Four Facts about a Strategy to Beat ISIS

Thursday's Editorial   —   Posted on September 11, 2014

isis-fighters-iraq(by Peter Hannaford and Robert Zaposochny, American Spectator) – Americans are outraged over the beheadings of James Foley and Steven Sotloff. We all want President Obama to defeat these savages. For any plan to be credible, it must acknowledge four important facts.

(1) Without oil, ISIS has no economy:

In 2012, crude oil was 84 percent of Iraq’s exports. Only 33 percent of Iraq’s GDP is generated from the private sector and many of those workers get much of their business from government contracts.

Currently, ISIS controls seven oil fields in Northern Iraq that produce 30,000 barrels per day (bpd). This is small compared to overall Iraq production in August, which was reported to be 3.1 million bpd, of which 2.44 million bpd was exported.

Most of country’s oil is in the south. The only place in northern Iraq with appreciable oil reserves is near Kirkuk, producing one million bpd. Any strategy against ISIS must involve keeping these terrorists away from Kirkuk and also destroying the few fields now under ISIS control. ISIS also controls refineries in Syria that produce 50,000 barrels per day. These should be targeted for destruction also.

ISIS sells the oil it has on the black market. By destroying their Iraq fields, we could cripple their cash flow. (Ransoms paid for hostages, as some European governments apparently have done, are not a sure source of steady revenue.)

IslamicState_20140802(2) Iraq is a republic if the Iraqis choose to keep it:

The rise of ISIS occurred in part because the Sunni population lost faith in Prime Minister Nouri al-Maliki. The new Iraqi government must provide plans for Sunnis and Kurds to have more of a say in its operations. Among other things, after ISIS is defeated, the government should redouble its efforts to repair and secure the Kirkuk-Ceyhan pipeline.

Secretary of State George Shultz wrote in his memoirs that he was trying to convince the Iraqi government to reopen the Mosul-Haifa pipeline during the Iran-Iraq War. This pipeline was closed after the creation of Israel. In 1984, it was estimated that this pipeline could be operational within six months.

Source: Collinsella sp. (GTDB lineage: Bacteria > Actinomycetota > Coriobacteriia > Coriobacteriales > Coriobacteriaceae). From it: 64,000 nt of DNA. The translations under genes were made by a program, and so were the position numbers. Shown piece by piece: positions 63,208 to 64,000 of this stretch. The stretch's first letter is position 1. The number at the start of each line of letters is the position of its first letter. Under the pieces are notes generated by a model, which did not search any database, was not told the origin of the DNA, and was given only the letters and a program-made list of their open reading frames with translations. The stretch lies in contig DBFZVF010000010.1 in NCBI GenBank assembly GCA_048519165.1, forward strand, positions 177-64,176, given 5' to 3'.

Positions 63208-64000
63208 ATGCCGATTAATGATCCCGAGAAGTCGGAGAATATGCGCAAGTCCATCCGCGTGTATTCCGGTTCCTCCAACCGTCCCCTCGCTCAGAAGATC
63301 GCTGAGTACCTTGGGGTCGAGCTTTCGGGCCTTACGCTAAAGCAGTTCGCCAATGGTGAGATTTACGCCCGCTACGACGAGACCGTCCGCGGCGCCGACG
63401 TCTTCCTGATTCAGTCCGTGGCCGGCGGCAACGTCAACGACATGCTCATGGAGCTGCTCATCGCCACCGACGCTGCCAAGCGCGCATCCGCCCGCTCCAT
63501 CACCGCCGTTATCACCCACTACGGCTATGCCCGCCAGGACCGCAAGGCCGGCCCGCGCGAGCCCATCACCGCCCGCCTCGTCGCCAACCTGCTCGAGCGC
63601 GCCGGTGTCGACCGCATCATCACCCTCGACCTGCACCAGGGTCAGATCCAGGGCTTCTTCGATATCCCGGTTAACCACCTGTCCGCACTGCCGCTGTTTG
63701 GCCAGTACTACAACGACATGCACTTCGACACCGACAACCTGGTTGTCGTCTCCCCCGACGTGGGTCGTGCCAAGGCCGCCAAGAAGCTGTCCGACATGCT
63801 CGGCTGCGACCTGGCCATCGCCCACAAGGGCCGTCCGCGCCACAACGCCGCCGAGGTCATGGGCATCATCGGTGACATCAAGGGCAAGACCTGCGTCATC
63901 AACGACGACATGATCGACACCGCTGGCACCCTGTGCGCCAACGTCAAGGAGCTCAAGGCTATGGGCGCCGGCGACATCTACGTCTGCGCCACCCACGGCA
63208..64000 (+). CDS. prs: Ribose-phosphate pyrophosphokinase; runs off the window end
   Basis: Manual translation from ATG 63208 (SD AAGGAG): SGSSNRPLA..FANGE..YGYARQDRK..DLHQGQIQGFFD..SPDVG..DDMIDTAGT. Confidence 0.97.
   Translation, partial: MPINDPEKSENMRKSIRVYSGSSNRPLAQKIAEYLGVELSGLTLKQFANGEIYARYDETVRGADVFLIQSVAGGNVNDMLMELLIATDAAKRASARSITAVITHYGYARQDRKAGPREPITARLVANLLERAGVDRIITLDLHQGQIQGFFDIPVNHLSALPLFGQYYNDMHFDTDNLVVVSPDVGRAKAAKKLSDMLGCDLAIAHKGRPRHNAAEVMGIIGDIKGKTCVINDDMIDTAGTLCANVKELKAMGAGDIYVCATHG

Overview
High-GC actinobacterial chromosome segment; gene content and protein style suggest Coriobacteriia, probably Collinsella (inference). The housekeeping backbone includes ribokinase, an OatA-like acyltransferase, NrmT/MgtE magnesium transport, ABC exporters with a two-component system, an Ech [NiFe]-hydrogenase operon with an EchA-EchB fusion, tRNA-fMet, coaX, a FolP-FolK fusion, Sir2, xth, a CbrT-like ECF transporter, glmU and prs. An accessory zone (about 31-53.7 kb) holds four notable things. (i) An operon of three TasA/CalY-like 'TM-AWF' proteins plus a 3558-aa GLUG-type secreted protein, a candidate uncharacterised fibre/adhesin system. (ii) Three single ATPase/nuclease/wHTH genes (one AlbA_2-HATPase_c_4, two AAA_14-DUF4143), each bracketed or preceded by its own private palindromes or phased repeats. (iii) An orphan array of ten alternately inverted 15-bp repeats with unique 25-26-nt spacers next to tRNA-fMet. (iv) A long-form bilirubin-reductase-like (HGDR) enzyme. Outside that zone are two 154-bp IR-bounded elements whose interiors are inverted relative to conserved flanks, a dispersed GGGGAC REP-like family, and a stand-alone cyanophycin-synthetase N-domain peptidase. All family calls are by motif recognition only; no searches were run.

Less Iraqi oil exported through the Straight of Hormuz is in the interests of both Iraq and the United States. Both pipelines could give the Sunnis and Kurds a sense that they have some leverage over the Iraqi government.

The Kurds understand that it would be unwise to declare independence because their leading neighbor, Turkey, might attack them in order to prevent its own Kurdish population from revolting.

In order for the Sunnis and Kurds to be part of a re-energized Iraqi government, they need assurances that the Shi’a in Baghdad will share the oil revenues, as originally promised by the Maliki government. If these are not forthcoming, they should be allowed to export oil directly from northern Iraq.

Beyond sharing the oil wealth, Iraq In the long run will only remain united if the government uses some of its resources to modernize the economy, upgrade the country’s infrastructure and provide a stable base on which businesses and trade can grow.

(3) There is nothing further Iran will do to help us:

When the Kurds were being attacked by ISIS, Hezbollah, a wholly-owned subsidiary of Iran, provided some manpower and weapons to help fight back. In Syria, Hezbollah is training Assad’s army in guerrilla warfare. As our coalition pushes ISIS out of Iraq, we will see the anomaly of ISIS fighting Assad’s army, Hezbollah, and the Free Syrian Army rebels all at once. War makes strange bedfellows.

(4) America can end wars faster when its people are united:

One way to focus on the goal of degrading and destroying ISIS is to prevent radicalized Americans from joining it and apprehending any who have already joined it from re-entering the U.S. with the intention of causing harm here. It is estimated that approximately 100 U.S. citizens have joined ISIS (as have several hundred Europeans). We must strengthen our entry procedures as part of a program to prevent any of these fighters from entering the United States with U.S. or European Union passports.

Another threat could come from homegrown terrorists recruited by ISIS through social media. Any credible terror-prevention plan will require working with moderate American Muslim leaders and organizations to blunt the effects of this ISIS effort.

Peter Hannaford was closely associated with the late President Reagan for a number of years. He is a member of the board of the Committee on the Present Danger. Robert Zaposochny is an analyst specializing in the decline and end of the Cold War.

Published Sept. 10, 2014 at Spectator .org.  Reprinted here on Sept. 11, 2014, for educational purposes only. May not be reproduced on other websites without permission from The American Spectator.

Questions

1.  Describe the problem Peter Hannaford and Robert Zaposochny lay out in this commentary.

2.  What steps do thhe say must be undertaken for the U.S. to succeed?

3.  Do you think they do a good job of persuading us that the U.S. must take these steps? Explain your answer.